It’s a directly simple but perhaps deeply disturbing conclusion:
“Everything we know is wrong.”
To be specific, Patrick Leach says everything is wrong about what we know about the U.S. economy.
That’s not just his opinion. That’s the title of a talk he’ll be sharing this month at the AAPG Annual Convention and Exhibition (ACE) in Pittsburgh.
Leach is an author and CEO of Decision Strategies, a consulting firm that helps clients in the oil and gas industry untangle the complexities of the decision-making process.
He’s also the speaker for the Division of Professional Affairs-Association for Women Geoscientists luncheon that will be part of the upcoming ACE in Pittsburgh.
His basic premise about why everything we know about the economy is wrong:
All the logic, intuition and metrics humans have for making decisions were developed during a time when resources were abundant, human populations were relatively small and we could afford to focus on maximizing returns today because tomorrow always held new frontiers filled with limitless riches.
But today, he believes, the primary objective of most modern societies – constant economic growth – is mathematically unstable and impossible.
Adam Raised a Cain
Leach’s inspiration stemmed from Stuart Kauffman’s “At Home in the Universe.”
“I began to wonder if the increased economic volatility and global economic stagnation we see these days might be related to a fundamental change in the nature of the global economy,” Leach said, “as everything has become more interconnected.”
After further investigation, Leach decided that the common accepted economic theory of Adam Smith’s “Invisible Hand” needed to be challenged.
“Adam Smith developed his theories at a time when the world’s resource base must have looked essentially infinite,” Leach said. “As a result, underlying many of his – and our – approaches to economics is an assumption that there is always more stuff out there to get.”
Leach said he concluded we as a country have moved from a labor-constrained economy into a resource-constrained one – and that meant if we don’t begin to change our way of thinking, we could be in some serious trouble.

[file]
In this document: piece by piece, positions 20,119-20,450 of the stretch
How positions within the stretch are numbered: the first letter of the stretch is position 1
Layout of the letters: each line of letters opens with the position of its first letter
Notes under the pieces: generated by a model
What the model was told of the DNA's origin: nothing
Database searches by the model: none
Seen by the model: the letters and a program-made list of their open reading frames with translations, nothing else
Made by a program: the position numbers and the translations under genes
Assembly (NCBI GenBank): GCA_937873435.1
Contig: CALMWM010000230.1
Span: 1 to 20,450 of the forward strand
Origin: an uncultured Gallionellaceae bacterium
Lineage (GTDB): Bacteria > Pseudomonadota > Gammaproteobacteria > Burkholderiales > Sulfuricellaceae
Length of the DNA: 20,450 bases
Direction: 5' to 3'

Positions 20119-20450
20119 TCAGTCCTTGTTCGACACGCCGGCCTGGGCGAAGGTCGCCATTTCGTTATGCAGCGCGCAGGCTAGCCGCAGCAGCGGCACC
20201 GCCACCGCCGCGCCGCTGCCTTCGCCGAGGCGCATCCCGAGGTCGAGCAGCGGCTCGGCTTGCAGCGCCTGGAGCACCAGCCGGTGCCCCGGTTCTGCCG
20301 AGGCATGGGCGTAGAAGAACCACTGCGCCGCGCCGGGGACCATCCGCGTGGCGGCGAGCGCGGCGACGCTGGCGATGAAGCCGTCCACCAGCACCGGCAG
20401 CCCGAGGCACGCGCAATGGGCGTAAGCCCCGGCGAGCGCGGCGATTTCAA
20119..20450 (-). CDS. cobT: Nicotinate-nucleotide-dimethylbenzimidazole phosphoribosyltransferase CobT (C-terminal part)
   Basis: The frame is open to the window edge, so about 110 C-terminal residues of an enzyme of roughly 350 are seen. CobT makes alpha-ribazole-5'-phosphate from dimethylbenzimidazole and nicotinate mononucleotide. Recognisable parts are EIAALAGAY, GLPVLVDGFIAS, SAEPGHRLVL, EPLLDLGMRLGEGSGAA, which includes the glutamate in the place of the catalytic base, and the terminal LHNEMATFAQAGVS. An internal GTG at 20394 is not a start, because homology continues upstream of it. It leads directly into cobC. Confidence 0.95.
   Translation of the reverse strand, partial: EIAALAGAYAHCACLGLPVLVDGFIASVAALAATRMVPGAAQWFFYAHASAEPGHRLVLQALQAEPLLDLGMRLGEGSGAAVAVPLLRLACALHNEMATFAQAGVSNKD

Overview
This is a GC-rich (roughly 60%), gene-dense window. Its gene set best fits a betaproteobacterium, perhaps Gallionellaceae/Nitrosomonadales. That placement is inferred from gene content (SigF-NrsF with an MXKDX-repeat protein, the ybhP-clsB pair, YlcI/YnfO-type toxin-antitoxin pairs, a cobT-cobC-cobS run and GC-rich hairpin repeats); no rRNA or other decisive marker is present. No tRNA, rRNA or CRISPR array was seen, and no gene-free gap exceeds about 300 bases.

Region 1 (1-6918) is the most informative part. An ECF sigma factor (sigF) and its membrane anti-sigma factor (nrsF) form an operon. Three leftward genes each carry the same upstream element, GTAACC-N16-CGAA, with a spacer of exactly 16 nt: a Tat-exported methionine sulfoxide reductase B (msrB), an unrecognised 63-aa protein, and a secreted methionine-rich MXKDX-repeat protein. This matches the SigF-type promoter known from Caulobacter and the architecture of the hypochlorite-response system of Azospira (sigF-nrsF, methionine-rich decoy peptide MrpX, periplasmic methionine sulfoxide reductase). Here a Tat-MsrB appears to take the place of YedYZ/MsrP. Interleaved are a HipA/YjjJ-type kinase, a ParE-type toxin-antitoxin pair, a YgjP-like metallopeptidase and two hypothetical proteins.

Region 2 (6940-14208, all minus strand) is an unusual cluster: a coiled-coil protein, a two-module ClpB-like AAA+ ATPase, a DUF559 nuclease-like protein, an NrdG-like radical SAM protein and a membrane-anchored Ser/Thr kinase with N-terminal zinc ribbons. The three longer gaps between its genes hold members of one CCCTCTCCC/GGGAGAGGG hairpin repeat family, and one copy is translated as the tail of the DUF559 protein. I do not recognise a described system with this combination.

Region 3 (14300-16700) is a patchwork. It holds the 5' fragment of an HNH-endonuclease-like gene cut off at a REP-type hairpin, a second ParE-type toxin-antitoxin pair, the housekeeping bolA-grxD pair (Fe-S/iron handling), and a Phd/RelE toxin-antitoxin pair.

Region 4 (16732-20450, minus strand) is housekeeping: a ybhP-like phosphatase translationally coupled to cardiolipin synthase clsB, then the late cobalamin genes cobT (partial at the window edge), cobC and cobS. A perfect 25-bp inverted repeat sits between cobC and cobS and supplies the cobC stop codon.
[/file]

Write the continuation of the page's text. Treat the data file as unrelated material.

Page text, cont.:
“Every previous society that grew, developed and prospered to the point where their environment could no longer sustain their standard of living ultimately faced a choice,” Leach said. “Change your behavior or collapse.”
The Unanswered Question
Leach realizes his message isn’t easy for some to accept.
“By historical standards, Western civilization is still pretty young,” he said. “The fact that we’ve made huge progress for the past 200 years or so does not mean that it will automatically continue.”
He hopes his ACE luncheon talk will inspire convention goers to challenge some of their pre-existing beliefs about the economic world.
“I would like the audience to really consider the possibility that we have moved into a new era of a hyper-connected global economy, one in which we find ourselves repeatedly bumping up against resource limitations,” he said.
Leach believes geologists, of all people, have the most chance of understanding this new theory, because geologists understand that one hundred years is not a very long time.
“The fact that our society has seen enormous success over the past 200 years or so doesn’t mean that the trend will continue, regardless of our technological prowess,” he said. “We are currently faced with the same decision that successful societies of the past have faced.”
His question: Can we learn from their mistakes?